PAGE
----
Oakland Mayor Libby Schaaf and other officials on Jan. 6 introduced the first permanent chief of the city’s Department of Violence Prevention, which will aim to reverse a 7 percent increase in violent crime in Oakland from 2018 to 2019.

The 2019 data show that there were about 400 more cases of violent crimes and seven more homicides compared with the previous year.

“While it is unacceptable to see any increase in crime, we do want to recognize that we are seeing the longest sustained period of homicides under 90 and under 7,000 total violent crimes in six consecutive years,” Schaaf said.

The overall crime rate in Oakland also increased driven largely by an increase in property crimes, including laptop thefts and auto burglaries, Oakland police Chief Anne Kirkpatrick said.

A recent laptop theft in the city’s Montclair District took a man’s life when he tried to stop the thieves.

Kirkpatrick has formed a task force with other police chiefs from Berkeley, Alameda, San Leandro, Emeryville and Piedmont, where each city will provide two officers per month to work within these cities to focus on auto burglaries and laptop thefts.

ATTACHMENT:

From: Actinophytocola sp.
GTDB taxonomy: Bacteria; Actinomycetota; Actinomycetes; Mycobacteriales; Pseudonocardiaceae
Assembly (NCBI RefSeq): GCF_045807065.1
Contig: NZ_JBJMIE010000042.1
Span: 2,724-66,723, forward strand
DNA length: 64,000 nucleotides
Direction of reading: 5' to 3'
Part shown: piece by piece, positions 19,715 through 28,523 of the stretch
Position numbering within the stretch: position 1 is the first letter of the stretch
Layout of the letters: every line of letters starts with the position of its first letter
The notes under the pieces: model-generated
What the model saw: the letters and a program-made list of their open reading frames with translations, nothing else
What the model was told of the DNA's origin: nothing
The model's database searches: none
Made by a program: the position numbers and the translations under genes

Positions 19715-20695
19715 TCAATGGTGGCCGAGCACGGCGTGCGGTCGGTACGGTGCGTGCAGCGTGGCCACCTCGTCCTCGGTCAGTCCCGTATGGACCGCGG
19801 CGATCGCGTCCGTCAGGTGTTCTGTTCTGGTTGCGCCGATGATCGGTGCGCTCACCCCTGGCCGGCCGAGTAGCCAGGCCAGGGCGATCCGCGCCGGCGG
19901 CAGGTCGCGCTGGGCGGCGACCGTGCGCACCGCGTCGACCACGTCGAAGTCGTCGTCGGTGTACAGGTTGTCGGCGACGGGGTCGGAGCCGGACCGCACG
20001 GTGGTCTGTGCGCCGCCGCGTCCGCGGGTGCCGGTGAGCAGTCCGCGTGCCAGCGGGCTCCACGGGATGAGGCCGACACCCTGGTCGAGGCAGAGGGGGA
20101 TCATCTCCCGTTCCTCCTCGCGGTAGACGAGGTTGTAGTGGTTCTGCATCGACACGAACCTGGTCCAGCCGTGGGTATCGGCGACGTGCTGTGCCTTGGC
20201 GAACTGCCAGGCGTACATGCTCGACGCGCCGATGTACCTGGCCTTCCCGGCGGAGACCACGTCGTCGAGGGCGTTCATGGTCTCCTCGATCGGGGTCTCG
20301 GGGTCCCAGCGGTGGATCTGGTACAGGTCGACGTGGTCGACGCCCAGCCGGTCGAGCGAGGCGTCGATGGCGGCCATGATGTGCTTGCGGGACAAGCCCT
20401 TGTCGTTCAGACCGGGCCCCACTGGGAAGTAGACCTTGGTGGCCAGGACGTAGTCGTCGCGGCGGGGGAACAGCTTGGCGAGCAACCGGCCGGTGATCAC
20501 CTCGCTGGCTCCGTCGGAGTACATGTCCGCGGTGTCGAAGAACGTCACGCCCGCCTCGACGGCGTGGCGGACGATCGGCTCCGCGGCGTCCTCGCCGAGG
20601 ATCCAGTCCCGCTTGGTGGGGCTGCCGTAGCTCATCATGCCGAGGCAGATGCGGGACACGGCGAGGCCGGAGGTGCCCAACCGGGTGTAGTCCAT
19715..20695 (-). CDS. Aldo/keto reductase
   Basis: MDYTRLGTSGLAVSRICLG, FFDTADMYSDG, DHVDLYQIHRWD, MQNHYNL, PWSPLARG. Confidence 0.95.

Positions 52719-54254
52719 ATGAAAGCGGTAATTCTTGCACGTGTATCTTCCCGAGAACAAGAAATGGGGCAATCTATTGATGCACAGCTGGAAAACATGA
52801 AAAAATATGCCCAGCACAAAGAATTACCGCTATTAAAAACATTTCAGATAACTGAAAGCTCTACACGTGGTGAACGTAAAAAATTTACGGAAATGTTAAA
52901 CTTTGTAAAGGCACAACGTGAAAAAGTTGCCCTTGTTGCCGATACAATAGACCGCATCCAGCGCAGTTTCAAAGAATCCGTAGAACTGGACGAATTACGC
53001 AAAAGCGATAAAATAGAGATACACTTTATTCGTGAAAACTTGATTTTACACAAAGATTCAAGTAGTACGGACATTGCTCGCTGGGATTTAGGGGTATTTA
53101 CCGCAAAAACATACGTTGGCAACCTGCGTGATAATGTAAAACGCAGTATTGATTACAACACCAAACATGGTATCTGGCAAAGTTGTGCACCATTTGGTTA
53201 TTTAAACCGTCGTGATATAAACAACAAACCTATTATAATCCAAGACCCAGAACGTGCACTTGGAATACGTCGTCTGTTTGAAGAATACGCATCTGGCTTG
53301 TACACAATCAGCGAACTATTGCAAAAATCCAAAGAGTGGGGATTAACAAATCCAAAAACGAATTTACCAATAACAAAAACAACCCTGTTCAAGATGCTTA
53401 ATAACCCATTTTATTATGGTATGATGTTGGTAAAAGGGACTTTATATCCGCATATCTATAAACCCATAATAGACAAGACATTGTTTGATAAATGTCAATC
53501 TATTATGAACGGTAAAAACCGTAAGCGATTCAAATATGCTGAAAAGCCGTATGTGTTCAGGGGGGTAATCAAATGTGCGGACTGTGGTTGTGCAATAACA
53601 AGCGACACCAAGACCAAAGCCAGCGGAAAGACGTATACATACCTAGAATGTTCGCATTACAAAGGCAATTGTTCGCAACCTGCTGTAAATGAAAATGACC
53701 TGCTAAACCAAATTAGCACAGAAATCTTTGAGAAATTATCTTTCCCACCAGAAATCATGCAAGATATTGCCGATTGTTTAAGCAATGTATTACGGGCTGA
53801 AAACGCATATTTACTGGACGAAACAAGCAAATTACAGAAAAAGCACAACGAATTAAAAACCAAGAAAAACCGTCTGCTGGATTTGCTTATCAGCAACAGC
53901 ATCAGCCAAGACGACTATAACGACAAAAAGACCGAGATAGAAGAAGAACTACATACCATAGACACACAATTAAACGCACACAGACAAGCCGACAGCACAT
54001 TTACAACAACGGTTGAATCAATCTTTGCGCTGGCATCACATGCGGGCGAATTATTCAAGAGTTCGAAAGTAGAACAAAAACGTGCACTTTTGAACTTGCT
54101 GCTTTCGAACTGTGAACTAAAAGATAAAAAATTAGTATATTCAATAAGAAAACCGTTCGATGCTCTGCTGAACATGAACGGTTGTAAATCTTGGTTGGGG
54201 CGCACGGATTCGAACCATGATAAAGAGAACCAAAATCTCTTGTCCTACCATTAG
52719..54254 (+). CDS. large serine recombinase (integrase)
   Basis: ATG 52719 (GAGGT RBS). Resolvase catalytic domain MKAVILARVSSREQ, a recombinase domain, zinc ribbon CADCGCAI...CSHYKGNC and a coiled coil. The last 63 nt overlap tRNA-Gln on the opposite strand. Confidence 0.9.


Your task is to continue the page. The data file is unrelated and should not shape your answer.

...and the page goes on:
Guillermo Cespedes, head of Oakland’s Department of Violence

Guillermo Cespedes, the first permanent chief of the Department of Violence Prevention, will continue the city’s mission to prevent violent crimes in the new year.

The Department of Violence Prevention was created by the City Council to work directly with the victims and those who may likely be future victims or perpetrators of violent crimes. The department’s goal is to bring forward community-led strategies and a public health approach to end the cycle of trauma for those involved with violent crimes.

“I am very pleased that the city has invested in developing a department of crime violence reduction and have met with Chief Cespedes on several occasions,” Kirkpatrick said.

Cespedes started his career as a social worker in Oakland during the 1980s and ’90s and then moved to Los Angeles in 2000. He has worked in violence prevention with the U.S. Agency for International Development to reduce crime in South America and North Africa.

“Oakland is not Honduras or El Salvador, it has its own unique personality and sets of characteristics that we have to address,” Cespedes said.